I leave you with this quote from the book Next Generational Leader,

It is impossible to maximize your potential in any area without coaching. You may be good. You may be even better than everyone else, but without outside input you will never be as good as you could be. To be the best next generation leader you can be, you must enlist the help of others. Self-evaluation is helpful, but evaluation from someone else is essential. You need a leadership coach”. Andy Stanley




Why is that a really big deal? I don’t have time to say everything in my heart right now but I will say this.

Each one of those 43 pastors has a name, a heart, a wife, children, staff, and churches that they are leading.

Can you imagine if each of them get healthier? Lose weight? Gain confidence? Energy? Extends their longevity in ministry?  Continue Reading…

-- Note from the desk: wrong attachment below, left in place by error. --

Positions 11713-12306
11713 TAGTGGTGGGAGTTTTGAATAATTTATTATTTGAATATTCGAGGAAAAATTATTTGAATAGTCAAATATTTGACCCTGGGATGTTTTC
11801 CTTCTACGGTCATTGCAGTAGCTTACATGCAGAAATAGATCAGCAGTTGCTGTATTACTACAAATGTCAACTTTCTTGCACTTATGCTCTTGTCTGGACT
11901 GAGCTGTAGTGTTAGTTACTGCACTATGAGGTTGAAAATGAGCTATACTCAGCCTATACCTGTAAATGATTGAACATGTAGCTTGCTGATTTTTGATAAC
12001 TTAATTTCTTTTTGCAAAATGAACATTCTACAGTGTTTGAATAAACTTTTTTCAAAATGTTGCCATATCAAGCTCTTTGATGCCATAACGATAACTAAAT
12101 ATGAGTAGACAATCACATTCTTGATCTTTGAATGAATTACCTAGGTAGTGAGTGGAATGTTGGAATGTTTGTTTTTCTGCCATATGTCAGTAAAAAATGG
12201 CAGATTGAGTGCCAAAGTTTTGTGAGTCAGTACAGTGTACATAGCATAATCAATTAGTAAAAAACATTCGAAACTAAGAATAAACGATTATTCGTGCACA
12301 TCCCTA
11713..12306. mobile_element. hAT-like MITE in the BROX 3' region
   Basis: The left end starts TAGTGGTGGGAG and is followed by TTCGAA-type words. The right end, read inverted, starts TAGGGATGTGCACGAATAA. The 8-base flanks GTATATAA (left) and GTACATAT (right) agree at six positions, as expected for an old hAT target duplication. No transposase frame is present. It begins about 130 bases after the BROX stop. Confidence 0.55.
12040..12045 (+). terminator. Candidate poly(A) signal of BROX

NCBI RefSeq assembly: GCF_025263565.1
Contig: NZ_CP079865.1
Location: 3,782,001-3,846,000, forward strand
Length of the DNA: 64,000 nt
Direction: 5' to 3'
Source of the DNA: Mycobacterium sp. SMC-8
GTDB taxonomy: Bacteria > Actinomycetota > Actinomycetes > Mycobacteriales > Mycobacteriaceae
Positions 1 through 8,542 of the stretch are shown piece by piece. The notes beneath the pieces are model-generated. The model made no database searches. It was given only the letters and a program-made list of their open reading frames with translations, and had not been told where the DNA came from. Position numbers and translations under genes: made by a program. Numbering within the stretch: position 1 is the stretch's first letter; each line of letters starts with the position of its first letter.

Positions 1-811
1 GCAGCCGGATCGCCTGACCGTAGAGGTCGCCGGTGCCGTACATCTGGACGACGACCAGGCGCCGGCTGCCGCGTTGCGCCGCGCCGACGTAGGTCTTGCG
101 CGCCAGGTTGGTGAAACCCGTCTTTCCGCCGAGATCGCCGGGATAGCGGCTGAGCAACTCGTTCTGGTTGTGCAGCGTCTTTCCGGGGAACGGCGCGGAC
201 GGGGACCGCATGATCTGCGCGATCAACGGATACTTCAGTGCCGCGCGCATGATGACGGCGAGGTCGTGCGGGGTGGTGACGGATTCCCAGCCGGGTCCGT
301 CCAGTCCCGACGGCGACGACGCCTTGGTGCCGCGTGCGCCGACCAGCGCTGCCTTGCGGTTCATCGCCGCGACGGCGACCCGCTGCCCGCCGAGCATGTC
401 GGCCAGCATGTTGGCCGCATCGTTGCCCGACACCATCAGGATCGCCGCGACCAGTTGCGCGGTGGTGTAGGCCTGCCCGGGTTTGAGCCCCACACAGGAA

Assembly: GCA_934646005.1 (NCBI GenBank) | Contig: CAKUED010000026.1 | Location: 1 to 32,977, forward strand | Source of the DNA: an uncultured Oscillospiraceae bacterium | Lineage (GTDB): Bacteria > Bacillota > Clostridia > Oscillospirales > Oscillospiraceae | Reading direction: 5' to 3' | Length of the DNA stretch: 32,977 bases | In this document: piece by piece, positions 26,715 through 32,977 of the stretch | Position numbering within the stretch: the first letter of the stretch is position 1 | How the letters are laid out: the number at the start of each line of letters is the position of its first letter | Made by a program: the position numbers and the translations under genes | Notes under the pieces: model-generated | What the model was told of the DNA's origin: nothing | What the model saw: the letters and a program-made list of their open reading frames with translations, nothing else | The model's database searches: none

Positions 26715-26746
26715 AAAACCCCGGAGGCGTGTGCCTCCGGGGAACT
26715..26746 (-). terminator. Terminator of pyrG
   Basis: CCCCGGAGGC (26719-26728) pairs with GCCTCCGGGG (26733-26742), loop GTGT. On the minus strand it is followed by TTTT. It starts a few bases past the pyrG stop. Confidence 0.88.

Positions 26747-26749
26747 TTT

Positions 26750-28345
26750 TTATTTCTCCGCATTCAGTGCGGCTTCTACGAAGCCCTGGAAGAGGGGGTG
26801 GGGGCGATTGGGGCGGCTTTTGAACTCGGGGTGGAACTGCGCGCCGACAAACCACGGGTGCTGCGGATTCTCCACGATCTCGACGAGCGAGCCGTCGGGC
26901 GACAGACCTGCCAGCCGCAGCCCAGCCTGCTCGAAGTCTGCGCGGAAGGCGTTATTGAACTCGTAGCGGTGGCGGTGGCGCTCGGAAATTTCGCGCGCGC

Just wanted to encourage you today as you continue to move forward in your health journey.  Some of you are FULL THROTTLE hitting workouts, others are dialing it in on your nutrition using Lose It, others have taken a million steps for bragging rights on your Fit Bit, and others are still swamped with summer ministry and haven’t had an opportunity to really get into a rhythm yet. It’s all good we all have our own journey in this. Continue Reading…

Today I want to share my system for tracking my workouts.

In a nutshell, if you don’t track your workouts it is really hard to accomplish your health goals.  It is essential to track in order to see your progress and get unstuck.

I agree with fitness guru James Clear who says that tracking your workouts whether it be with a workout journal, a fitness app, or something else) should accomplish 3 goals… Here’s what he says,

1.  It should be quick and easy, so that you can spend your time exercising. Your time should be spent doing the work, not recording it.

2.  It should be useful. Our modern world is overflowing with data and most of it is never acted upon.

3.  It should be versatile.

With that said, here’s the workout journal tracking system that has worked best for me.

To start, I use this: